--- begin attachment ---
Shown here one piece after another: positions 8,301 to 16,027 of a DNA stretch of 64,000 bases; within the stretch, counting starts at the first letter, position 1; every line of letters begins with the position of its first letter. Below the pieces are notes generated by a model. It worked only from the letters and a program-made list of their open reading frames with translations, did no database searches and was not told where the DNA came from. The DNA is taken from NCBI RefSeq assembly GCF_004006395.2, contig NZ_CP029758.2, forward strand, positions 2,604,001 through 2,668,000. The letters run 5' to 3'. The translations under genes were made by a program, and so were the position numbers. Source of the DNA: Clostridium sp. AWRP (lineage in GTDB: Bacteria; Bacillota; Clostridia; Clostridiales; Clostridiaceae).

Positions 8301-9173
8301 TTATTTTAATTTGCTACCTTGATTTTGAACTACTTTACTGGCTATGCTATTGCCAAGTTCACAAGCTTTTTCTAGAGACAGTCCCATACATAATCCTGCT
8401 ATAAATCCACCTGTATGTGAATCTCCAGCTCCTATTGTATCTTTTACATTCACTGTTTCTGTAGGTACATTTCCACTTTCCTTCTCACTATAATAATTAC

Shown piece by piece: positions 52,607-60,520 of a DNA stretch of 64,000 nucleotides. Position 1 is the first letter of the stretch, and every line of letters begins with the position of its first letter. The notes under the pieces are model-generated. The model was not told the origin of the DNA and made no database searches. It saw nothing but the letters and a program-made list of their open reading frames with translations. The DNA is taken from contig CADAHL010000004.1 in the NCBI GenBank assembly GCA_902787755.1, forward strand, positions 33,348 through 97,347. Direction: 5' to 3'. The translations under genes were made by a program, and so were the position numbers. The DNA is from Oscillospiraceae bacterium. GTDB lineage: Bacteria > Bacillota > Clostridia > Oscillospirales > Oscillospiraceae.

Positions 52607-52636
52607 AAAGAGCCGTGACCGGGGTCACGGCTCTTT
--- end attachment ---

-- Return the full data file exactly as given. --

Shown here one piece after another: positions 8,301 to 16,027 of a DNA stretch of 64,000 bases; within the stretch, counting starts at the first letter, position 1; every line of letters begins with the position of its first letter. Below the pieces are notes generated by a model. It worked only from the letters and a program-made list of their open reading frames with translations, did no database searches and was not told where the DNA came from. The DNA is taken from NCBI RefSeq assembly GCF_004006395.2, contig NZ_CP029758.2, forward strand, positions 2,604,001 through 2,668,000. The letters run 5' to 3'. The translations under genes were made by a program, and so were the position numbers. Source of the DNA: Clostridium sp. AWRP (lineage in GTDB: Bacteria; Bacillota; Clostridia; Clostridiales; Clostridiaceae).

Positions 8301-9173
8301 TTATTTTAATTTGCTACCTTGATTTTGAACTACTTTACTGGCTATGCTATTGCCAAGTTCACAAGCTTTTTCTAGAGACAGTCCCATACATAATCCTGCT
8401 ATAAATCCACCTGTATGTGAATCTCCAGCTCCTATTGTATCTTTTACATTCACTGTTTCTGTAGGTACATTTCCACTTTCCTTCTCACTATAATAATTAC

Shown piece by piece: positions 52,607-60,520 of a DNA stretch of 64,000 nucleotides. Position 1 is the first letter of the stretch, and every line of letters begins with the position of its first letter. The notes under the pieces are model-generated. The model was not told the origin of the DNA and made no database searches. It saw nothing but the letters and a program-made list of their open reading frames with translations. The DNA is taken from contig CADAHL010000004.1 in the NCBI GenBank assembly GCA_902787755.1, forward strand, positions 33,348 through 97,347. Direction: 5' to 3'. The translations under genes were made by a program, and so were the position numbers. The DNA is from Oscillospiraceae bacterium. GTDB lineage: Bacteria > Bacillota > Clostridia > Oscillospirales > Oscillospiraceae.

Positions 52607-52636
52607 AAAGAGCCGTGACCGGGGTCACGGCTCTTT